We give ourselves that feel-good moment, and leave a few quid for the chambermaids tasked with speculating whether we were obliging guests or just allergic to personal hygiene. From the strange, we continue further South. So impaled am I on the thrill of the unfamiliar, my fella barely conceals his surprise that I’m Huggy Bear about an extra hour’s drive. One due to dismissal of my directions. Another hour on top of that wouldn’t bother me too much either. Some of us like driving to stand still. But he doesn’t need to know that.
To tell you the truth, I’m not quite sure of the way either. We are both wearing that unbearable swagger that only fits when we’re so intent on proving our familiarity with places past, we over-estimate it. His is rumbled while mine is saved by an assertion the new one-way system is the culprit responsible for back-tracks into town. Then relief as the hotel façade juts in to view. There is no new one-way system.
I inform our wee one this is the place where her Dad and I got it together proper. Where the symphony of our getting-to-like-yous was composed. He points out all the stations of the courtship: the road we wobbled home drunk, the pub where we held hands, not forgetting the petrol pumps – the last pit-stop before his exit onto the motorway home. He laughs to himself at the memories of sadness he used to feel on departing.
Eight years on, it’s different but deeper. So the glossy mags and mid-day female panelists would have us believe. But I wouldn’t say no to another evening of exaggerating about being the outdoor-type, and wheeling out some of my better yarns for the first time for few of his guffaws. In the same way I don’t love our one any less just because I wouldn’t turn down a few nights with her as a new-born. We were lucky – she was a good sleeper as a nipper; and this town was a discreet, but lively, chaperone. I wonder aloud if less vibrant towns would have set us up as successfully, ignoring his middle-distance gaze. No need to nail it to the ground then.
I stand as a fellow tourist with the pair of them in the same spot where I stood as a new resident back then. We’re waiting on a makeshift train to bring us around the sights at a mortifying 20 miles per hour. Back then I was waiting on a coach-load eager to see what kind of place was designated for them to set up home. With no idea of how success was to be measured.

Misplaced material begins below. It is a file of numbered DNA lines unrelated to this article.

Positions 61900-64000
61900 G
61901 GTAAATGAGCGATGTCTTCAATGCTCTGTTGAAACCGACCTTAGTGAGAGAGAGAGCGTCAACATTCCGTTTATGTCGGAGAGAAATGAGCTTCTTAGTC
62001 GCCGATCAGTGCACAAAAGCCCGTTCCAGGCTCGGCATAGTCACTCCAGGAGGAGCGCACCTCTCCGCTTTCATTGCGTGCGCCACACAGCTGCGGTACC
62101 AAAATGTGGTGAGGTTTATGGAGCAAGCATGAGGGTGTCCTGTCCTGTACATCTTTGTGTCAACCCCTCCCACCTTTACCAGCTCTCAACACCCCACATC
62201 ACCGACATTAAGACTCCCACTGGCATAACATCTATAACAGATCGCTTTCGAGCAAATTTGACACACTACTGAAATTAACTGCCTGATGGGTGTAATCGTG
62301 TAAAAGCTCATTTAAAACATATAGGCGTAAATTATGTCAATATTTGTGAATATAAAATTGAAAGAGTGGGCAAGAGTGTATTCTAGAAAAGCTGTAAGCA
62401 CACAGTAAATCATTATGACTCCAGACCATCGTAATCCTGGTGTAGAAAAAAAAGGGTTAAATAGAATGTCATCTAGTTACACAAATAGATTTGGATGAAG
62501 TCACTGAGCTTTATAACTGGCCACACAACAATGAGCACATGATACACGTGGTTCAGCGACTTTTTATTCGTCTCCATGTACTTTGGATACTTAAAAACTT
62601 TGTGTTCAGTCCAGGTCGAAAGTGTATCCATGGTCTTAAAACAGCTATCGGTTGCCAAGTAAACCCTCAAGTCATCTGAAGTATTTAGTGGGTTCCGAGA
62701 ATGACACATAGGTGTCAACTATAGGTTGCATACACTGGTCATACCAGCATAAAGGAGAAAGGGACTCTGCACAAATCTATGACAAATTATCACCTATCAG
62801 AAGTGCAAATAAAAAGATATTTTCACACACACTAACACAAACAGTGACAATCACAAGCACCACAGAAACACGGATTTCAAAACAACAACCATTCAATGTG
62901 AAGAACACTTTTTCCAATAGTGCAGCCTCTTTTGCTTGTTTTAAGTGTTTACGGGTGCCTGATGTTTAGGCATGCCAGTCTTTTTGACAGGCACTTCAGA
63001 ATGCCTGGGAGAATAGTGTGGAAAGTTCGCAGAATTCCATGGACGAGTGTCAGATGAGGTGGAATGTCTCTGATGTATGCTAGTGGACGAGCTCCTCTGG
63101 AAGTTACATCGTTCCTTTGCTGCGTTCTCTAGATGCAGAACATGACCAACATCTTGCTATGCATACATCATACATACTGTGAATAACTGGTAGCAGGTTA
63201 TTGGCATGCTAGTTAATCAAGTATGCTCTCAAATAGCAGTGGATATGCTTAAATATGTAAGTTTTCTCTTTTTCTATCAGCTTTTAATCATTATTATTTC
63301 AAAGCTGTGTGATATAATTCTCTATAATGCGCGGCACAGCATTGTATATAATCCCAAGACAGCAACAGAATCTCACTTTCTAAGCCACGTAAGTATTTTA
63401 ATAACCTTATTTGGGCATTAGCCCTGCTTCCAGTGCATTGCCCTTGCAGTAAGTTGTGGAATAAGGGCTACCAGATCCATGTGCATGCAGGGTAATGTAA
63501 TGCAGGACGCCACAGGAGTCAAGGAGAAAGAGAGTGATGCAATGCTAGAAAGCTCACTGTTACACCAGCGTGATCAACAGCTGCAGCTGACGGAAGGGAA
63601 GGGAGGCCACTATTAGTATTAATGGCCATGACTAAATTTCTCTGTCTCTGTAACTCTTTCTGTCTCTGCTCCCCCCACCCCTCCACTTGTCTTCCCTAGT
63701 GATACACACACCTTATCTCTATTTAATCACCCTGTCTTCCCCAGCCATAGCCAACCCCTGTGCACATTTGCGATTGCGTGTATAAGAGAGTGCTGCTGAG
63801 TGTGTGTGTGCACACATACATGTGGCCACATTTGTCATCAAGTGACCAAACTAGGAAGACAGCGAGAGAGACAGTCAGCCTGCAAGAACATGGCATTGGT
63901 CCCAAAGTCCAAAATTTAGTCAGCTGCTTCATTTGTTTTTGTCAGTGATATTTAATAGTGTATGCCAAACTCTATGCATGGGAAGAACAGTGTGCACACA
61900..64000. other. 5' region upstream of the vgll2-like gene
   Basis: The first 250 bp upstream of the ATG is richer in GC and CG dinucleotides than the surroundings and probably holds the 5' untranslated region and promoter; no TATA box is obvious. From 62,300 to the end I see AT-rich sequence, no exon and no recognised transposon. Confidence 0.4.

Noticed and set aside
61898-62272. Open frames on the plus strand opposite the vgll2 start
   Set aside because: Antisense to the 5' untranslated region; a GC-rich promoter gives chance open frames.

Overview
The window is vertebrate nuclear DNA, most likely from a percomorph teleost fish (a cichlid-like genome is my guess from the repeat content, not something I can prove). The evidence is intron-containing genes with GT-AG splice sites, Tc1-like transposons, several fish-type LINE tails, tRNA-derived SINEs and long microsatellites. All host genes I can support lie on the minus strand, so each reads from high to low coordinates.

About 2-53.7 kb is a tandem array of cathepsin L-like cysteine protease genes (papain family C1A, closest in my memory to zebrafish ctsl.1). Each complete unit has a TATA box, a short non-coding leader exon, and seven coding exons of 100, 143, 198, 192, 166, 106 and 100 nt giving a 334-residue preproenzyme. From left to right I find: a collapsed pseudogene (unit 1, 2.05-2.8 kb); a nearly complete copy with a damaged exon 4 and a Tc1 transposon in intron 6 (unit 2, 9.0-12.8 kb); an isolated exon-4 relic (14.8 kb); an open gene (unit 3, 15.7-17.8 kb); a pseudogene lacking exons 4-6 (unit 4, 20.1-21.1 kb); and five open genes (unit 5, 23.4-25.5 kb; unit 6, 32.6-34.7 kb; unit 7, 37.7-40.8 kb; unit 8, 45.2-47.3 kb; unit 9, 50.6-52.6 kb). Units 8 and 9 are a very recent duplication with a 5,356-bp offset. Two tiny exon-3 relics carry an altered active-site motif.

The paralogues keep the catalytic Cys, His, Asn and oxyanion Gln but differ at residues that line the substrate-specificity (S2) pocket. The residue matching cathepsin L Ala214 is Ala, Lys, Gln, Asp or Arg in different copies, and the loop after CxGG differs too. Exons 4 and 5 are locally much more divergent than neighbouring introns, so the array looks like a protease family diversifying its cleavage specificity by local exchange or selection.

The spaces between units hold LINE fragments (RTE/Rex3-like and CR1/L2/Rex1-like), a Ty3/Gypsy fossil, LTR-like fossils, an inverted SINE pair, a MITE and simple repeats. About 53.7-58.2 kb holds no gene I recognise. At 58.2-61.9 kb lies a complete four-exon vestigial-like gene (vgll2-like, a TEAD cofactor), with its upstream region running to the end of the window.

The tour-guide points out ancient ruins to our right, while I fixate on the shop to our left where young faces hoked through emblems and crests to see which fitted. On our left, another church flings its spire in the air three doors down from the health-centre where most of them registered in the days following their arrival. Around the corner one of the oldest graveyards in the country apologies for itself, and I shiver at the flashback of fruitless flat-hunting on the road adjacent.
Sentimentality is egging me on to begin another round of remember-whens. But I’ve no patience with it today. Or its inflated sense of entitlement, and obsession with converting transient feelings into something mawkish and manipulative. My inner steely tour-guide marches on, willing my resolve to keep hugging the present.
Coats hanging on the back of chairs, we clink glass. To the future. And all that. Whatever that is. The menu has changed.
“Are you ready to order?”
I look up directly into the brown eyes of one of those erstwhile fresh faces. Long grown out of the school blazer with at least another foot below her knees and I.. and I… and I…
Acht, Missus yer a sentimental auld eejit 😉 And I luv ye for it. *pings raisins at the back of your head*
*ducks* Sorry, tric, it was Birdie. Awful violent. It’s the running. Has her all pumped up.
Aye, and I was out again this morning. You don’t want to mess with a woman on endorphins AND her second coffee. *wipes back of hand over mouth, licking the last nectar like drips of protein shake*
I knew it. There was performance enhancing drugs involved somewhere.
Haha. I read this and as I went to comment I almost began word for word as weebluebirdie did.
I like your sentimental side. But yes as we look back we must also look forward. My gang are a good bit older than your little one so I know you have wonderful days to come.
*hides Kleenex* I’ve no idea what you mean 🙂
Ahhh. This properly warmed my heart this morning 🙂
That’s good, but you know I’ve the central heating on today. Don’t be afraid to give it a go now we’re into the third trimester of summer and shivering our way towards winter.
Are ye mad? I do live with a Cavan man, y’know… it’ll be mid-December before the heating’s allowed on 😉
Poor Cavan Men. They really are the butt of the most narrow-minded and stereotyping of jokes. Which reminds me – did you hear about the Cavan man watching a movie about a prostitute? He played it backwards so he would see her handing the money back.
😀 😀 😀 More more more!
This is lovely.
But now I’m playing “name that town”
Any clues? I think the train gives it away, but why would you have been there? And when was the motorway built?
Rumbled! Maybe. Or maybe not. Hehe. Let me see now, if we’re thinking of the same sunny south-east location, the road to Dublin was well on by then, but we only got to sample the road going the other direction this week. And I can’t say I missed that hazardous trek around umpteen corners. My purpose for setting up shack there was work. I’d go back in the morning. Or the middle of the night. Or the afternoon. I’m equal opportunity that way 🙂
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